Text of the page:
Tuesday, March 13, 2012

This Day in History: Mar 13, 1881: Czar Alexander II assassinated

Czar Alexander II, the ruler of Russia since 1855, is killed in the streets of St. Petersburg by a bomb thrown by a member of the revolutionary "People's Will" group. The People's Will, organized in 1879, employed terrorism and assassination in their attempt to overthrow Russia's czarist autocracy. They murdered officials and made several attempts on the czar's life before finally assassinating him on March 13, 1881.

As czar, Alexander did much to liberalize and modernize Russia, including the abolishment of serfdom in 1861. However, when his authority was challenged, he turned repressive, and he vehemently opposed movements for political reform. Ironically, on the very day he was killed, he signed a proclamation--the so-called Loris-Melikov constitution--that would have created two legislative commissions made up of indirectly elected representatives.

He was succeeded by his 36-year-old son, Alexander III, who rejected the Loris-Melikov constitution. Alexander II's assassins were arrested and hanged, and the People's Will was thoroughly suppressed. The peasant revolution advocated by the People's Will was achieved by Vladimir Lenin's Bolshevik revolutionaries in 1917.

In South Africa: De Beers Consolidated Mines Ltd. is founded to exercise control over diamond production in South Africa

Date: 13 March, 1888

On 13 March 1888, De Beers Consolidated Mines Ltd. was founded to exercise control over virtually all diamond production in South Africa. The company was registered in Kimberley, and was the merger of the De Beers Mining Company and Kimberley mines under the Kimberley Central Diamond Mining Company - managed by Barney Barnato.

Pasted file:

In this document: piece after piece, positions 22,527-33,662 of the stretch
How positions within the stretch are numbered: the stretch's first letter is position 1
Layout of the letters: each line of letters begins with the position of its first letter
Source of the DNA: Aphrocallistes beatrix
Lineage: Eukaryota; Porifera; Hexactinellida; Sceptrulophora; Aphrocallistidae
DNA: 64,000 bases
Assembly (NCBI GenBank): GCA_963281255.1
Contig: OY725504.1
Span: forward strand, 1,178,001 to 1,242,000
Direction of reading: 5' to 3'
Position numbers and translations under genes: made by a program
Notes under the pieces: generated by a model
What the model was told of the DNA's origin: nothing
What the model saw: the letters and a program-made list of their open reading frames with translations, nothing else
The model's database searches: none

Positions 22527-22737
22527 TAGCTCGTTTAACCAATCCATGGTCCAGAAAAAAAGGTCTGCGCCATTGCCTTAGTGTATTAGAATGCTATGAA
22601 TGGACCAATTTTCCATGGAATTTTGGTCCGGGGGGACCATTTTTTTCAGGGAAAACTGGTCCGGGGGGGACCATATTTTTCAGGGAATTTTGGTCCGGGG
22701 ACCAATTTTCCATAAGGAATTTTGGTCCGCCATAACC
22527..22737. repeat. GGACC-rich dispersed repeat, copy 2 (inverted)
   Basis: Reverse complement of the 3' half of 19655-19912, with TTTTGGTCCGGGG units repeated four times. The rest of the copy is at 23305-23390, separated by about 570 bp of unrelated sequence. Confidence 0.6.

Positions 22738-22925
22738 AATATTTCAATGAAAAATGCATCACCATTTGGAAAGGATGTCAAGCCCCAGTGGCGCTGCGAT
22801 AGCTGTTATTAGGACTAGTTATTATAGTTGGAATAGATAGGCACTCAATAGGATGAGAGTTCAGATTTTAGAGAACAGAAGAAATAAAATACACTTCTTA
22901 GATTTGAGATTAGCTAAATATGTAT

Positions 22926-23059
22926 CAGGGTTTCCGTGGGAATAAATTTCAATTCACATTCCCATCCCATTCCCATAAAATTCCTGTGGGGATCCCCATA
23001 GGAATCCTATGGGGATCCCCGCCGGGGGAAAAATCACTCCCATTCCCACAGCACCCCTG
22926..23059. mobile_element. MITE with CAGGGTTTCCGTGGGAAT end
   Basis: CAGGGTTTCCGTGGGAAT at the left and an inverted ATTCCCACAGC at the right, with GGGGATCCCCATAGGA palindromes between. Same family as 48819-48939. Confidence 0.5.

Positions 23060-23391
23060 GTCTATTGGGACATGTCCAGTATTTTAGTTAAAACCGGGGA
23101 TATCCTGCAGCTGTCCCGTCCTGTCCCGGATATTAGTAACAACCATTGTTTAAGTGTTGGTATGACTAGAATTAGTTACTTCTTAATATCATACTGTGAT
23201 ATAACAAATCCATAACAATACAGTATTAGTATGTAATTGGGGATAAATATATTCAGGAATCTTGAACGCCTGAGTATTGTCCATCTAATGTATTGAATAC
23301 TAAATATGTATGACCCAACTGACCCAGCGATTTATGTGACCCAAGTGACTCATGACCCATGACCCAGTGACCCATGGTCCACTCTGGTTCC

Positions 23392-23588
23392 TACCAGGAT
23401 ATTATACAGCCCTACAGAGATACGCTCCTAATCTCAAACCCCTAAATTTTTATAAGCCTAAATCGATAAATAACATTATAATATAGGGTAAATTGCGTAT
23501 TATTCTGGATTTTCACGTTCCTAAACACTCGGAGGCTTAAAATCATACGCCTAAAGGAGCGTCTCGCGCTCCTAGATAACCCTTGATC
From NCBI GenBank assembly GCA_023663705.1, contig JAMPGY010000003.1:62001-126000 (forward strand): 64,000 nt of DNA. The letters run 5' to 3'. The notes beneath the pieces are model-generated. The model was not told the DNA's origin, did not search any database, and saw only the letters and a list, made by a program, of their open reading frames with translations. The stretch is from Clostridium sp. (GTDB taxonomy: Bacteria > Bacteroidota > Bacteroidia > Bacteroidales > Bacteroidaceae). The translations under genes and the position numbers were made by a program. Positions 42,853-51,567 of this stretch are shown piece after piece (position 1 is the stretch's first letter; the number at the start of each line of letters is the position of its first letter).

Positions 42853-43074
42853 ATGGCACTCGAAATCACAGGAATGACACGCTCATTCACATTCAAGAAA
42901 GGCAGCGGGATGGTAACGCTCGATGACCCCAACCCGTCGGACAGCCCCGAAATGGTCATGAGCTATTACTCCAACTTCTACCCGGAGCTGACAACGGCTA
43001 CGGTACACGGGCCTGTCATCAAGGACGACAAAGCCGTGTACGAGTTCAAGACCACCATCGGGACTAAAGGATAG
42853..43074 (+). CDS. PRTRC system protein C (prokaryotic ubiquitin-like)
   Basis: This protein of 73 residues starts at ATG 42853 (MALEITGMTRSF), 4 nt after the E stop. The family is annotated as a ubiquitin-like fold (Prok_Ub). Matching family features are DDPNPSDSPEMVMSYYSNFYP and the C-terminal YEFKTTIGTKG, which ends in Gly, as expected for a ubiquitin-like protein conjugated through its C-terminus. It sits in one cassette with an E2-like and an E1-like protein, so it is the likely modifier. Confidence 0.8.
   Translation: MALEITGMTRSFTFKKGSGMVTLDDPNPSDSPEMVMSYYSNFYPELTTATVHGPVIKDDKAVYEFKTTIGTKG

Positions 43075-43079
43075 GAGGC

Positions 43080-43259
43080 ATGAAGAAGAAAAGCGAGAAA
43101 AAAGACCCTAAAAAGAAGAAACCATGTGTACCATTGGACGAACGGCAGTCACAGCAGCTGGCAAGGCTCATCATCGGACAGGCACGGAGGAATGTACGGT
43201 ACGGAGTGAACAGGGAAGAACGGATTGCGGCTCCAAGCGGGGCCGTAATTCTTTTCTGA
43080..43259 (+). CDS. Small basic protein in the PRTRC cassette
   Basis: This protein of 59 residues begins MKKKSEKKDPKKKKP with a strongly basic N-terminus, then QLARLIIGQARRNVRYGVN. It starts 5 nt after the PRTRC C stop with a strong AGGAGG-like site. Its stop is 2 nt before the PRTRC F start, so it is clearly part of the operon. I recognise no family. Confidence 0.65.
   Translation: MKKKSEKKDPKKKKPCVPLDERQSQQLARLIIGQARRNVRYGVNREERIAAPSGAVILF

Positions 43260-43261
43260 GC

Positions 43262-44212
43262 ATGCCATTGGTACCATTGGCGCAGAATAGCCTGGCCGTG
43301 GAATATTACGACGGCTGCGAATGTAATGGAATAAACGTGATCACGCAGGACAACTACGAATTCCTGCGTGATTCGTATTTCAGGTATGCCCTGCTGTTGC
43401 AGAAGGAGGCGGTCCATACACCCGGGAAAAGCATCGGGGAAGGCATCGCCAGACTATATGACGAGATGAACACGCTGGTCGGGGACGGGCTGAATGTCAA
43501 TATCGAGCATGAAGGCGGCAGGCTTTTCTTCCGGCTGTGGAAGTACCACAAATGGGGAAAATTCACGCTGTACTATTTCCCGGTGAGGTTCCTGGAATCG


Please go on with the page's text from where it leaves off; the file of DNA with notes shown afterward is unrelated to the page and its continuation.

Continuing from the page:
Diamonds were discovered in 1860 on De Beer's farm, in proximity of Kimberley, a town which was later to be established. Two mines were dug on the premises and were once the world's most productive diamond mines. In 1871, Cecil John Rhodes bought a claim to the mine at De Beer's, which marked the beginning of his dominance of the diamond mining industry in South Africa.

De Beers expanded to include the Dutoitspan, Bultfontein and Wesselton diamond mines, which resulted in the development of a comprehensive system. More diamonds were produced and soon underground mining took the place of open mines.

Sir Ernest Oppenheimer became the chairman of De Beers in 1929, and steered the company through the Great Depression. New diamond deposits were discovered near Lichtenburg in the North West Province, and in Little Namaqualand.

Oppenheimer also marketed diamonds internationally with the help of the Central Selling Organisation (CSO), which had also been created by Rhodes as the London Diamond Syndicate in 1890. The CSO controlled nearly 80% of global diamond trade by the late 1980s, but reduced demand resulted in its replacement by the Diamond Trading Company (DTC) in 2000.

Harry Oppenheimer assumed his father's position in 1957, and expanded De Beers' holdings by buying the diamond pipe at Postmasburg from Finsch Diamonds, and by playing a role in the mining of marine diamonds off the coast of Namibia.

De Beers was one of the first South African companies to address the HIV/AIDS issue by sponsoring drug treatment for its employees. The company has continued to influence the availability and price of diamonds globally, and has been accused of unfair trading practices.

The biggest shareholder in De Beers Consolidated Mines Ltd. is Anglo American PLC. Today the company remains the biggest producer and distributor of diamonds in the world, and has interests in synthetic diamonds, minerals, ores and mining, and processing equipment.

  • De Beers S.A. [online]. Available at: concise.britannica.com [accessed 4 March 2009]
  • "De Beers, A Diamond is Forever" [online]. Available at: debeersgroup.com [accessed 4 March 2009]
  • Potgieter, D. J. (ed) (1971). Standard Encyclopaedia of Southern Africa, Vol. 3, Cape Town: Nasionale Opvoedkundige Uitgewery (NASOU)

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